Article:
3 Strategies To Better Manage Your Time

By Deanna deBara | Published February 22, 2022



We all have the same 24 hours in a day. While some people seem to effortlessly manage those 24 hours, checking every item off their to-do list and having plenty of time left over for rest, relaxation, and fun, others struggle, ending every day with the same thought: “where did the time go?”

Suppose you’re one of the people who struggle. In that case, you’re not alone—but if you want to get more done during the day (and feel better while doing it!), you need to figure out a better, more effective way to manage your time.

But how, exactly, do you do that? Let’s take a look at three strategies you can use to improve your time management skills—and skyrocket your productivity in the process:

1. Take a time inventory…

You can’t more effectively manage your time if you don’t know where your time is going. This is why the first step to improving your time management skills is taking a time inventory.

A time inventory is a critical time management tool. It allows you to see precisely how you’re spending your time—and, more importantly, helps you identify areas where you may not be managing your time as effectively as you could be.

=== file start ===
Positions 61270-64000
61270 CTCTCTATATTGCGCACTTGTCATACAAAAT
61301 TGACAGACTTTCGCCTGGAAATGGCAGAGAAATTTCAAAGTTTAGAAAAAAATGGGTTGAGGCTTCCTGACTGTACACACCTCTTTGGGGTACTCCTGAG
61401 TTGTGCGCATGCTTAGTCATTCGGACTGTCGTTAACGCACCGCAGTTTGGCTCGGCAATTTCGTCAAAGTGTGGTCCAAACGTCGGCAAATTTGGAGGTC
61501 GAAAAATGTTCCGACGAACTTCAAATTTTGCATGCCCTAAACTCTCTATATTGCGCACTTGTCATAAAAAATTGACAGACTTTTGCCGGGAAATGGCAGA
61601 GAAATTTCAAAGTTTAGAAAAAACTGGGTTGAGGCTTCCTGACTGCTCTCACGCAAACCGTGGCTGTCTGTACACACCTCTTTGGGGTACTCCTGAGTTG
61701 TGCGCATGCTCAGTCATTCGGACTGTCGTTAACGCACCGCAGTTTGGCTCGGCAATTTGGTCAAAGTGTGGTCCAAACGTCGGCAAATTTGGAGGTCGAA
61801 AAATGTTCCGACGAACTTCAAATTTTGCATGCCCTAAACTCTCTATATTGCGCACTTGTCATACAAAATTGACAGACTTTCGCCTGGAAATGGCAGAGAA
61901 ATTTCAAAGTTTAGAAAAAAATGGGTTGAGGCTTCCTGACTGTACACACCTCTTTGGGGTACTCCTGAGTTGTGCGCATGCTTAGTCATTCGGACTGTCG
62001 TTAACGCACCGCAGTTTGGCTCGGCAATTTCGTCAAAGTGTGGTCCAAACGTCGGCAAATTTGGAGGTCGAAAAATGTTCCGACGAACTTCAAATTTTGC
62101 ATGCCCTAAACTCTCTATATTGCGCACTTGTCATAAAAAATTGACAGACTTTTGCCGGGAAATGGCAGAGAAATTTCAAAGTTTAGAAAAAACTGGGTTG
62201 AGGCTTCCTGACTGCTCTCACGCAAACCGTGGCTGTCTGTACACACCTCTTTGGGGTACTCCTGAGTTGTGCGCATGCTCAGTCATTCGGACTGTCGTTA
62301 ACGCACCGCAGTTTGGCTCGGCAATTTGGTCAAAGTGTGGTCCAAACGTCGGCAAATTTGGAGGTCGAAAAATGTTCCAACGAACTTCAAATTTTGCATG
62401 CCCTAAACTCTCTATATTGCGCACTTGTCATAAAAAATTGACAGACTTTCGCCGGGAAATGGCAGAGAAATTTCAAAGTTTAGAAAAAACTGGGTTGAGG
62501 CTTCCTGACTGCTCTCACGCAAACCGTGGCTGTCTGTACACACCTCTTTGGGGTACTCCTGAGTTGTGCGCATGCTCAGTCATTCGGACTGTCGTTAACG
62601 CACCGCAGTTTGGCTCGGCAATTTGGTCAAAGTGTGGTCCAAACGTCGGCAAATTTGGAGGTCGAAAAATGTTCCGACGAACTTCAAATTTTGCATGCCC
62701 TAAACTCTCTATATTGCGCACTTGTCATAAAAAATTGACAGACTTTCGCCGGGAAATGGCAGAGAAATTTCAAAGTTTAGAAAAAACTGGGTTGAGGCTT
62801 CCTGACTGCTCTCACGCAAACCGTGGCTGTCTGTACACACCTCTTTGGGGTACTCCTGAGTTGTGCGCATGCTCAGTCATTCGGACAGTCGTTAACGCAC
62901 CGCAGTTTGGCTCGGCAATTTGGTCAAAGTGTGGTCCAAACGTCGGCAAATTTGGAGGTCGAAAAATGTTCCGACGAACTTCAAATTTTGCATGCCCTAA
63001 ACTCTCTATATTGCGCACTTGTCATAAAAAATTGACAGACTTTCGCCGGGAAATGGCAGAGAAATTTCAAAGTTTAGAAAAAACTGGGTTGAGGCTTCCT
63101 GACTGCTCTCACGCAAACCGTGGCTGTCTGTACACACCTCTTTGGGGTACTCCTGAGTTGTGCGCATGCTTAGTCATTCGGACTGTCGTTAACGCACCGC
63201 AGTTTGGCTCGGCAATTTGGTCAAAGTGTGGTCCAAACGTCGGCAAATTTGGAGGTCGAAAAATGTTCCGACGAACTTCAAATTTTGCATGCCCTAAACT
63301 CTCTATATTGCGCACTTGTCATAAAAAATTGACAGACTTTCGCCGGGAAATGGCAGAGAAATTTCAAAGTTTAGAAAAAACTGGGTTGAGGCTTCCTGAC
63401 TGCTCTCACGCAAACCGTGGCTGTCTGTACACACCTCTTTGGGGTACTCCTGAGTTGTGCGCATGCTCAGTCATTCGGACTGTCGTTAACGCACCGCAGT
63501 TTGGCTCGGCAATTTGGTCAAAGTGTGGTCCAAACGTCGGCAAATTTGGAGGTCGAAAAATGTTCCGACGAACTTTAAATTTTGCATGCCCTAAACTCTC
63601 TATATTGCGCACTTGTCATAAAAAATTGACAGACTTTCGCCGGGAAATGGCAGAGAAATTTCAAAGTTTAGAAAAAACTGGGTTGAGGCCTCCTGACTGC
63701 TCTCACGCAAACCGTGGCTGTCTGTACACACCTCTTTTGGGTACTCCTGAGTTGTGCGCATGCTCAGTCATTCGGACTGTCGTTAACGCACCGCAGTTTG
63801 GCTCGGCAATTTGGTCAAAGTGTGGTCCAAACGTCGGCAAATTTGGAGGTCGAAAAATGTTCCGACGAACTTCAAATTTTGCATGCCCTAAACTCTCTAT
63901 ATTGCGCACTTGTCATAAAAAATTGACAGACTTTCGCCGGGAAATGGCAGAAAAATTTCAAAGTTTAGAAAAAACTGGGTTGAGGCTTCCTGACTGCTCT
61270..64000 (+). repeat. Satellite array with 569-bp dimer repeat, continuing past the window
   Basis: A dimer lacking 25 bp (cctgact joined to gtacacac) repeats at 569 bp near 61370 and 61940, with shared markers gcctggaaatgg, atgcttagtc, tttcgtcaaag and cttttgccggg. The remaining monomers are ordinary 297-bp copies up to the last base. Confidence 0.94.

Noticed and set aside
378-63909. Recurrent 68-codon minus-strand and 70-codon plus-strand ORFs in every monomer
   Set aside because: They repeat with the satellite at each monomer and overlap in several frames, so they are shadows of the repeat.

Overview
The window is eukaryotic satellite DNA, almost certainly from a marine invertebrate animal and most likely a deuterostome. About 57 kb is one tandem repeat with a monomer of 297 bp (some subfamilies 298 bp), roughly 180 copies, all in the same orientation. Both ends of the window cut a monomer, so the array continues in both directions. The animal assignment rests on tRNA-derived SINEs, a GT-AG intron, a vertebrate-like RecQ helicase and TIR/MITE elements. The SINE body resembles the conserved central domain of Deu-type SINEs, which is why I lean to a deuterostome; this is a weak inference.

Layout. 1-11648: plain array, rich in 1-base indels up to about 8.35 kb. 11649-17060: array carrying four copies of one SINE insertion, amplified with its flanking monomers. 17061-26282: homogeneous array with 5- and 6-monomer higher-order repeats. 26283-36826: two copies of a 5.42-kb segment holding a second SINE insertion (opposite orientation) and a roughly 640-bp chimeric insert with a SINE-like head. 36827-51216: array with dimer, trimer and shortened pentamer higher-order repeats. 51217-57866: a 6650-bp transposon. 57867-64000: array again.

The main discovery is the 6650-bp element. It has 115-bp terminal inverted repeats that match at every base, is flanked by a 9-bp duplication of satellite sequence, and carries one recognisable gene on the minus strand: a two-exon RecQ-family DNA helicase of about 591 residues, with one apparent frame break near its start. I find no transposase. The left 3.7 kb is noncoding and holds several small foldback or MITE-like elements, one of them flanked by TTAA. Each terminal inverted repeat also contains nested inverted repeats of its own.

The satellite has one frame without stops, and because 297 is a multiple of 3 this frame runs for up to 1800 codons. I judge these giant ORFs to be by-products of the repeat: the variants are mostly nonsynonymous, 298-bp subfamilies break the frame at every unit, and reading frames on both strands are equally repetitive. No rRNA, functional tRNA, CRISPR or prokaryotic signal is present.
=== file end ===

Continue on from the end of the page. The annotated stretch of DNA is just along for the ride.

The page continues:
So, how does a time inventory work? It starts with clocking how you’re spending your time for an entire week. You can use a time tracking tool (like Time Doctor or Toggl)—or, if you prefer to keep it simple, you can just keep a log of your daily activities in a spreadsheet or Word document.

When you’re clocking your time, you want to be as specific as possible. So, for example, let’s say you’re spending the morning at your desk, tackling work. In that scenario, you wouldn’t just mark those hours as “work”; you want to get as specific and granular as possible, like this:

  • 9 am to 9:12 am: Responding to emails
  • 9:12 am to 9:22 am: Checking social media (business)
  • 9:22 am to 9:31 am: Checking social media (personal)
  • 9:31 am to 9:47 am: Brainstorming ideas for new software project
  • 9:47 am to 10:45 am: Coding for Friday’s project deadline
  • 10:45 am to 11 am: Snack break
  • 11 am to 11:45 am: Conference call with team
  • 11:45 am to 12 pm: Responding to emails

Once you have a week’s worth of data, you’ll have a clear picture of how you’re spending your time—and you can take those insights to manage your time more effectively (more on that in a moment).

2. …and use the Eisenhower Box to get unnecessary tasks off your to-do list

After you’ve done your time inventory, you’ll have a clear outline of all the items, tasks, and to-do’s that are taking up your time each day. And while some of those tasks are critical to your success, both at work and in your personal life, chances are, others are monopolizing your time without much of a return on investment. In fact, on average, only 60 percent (or less!) of work time is spent productively—which means that a whopping 40 percent of your time at work is spent on unnecessary, unproductive tasks.

Clearly, if you want to manage your time better, you need to identify those unproductive tasks—and get rid of them.

And the Eisenhower Box is a great way to do it.

The Eisenhower Box is a productivity tool used to evaluate different tasks; it groups tasks into four groups: Urgent and Important, Not Urgent and Important, Urgent and Not Important, and Not Urgent and Not Important.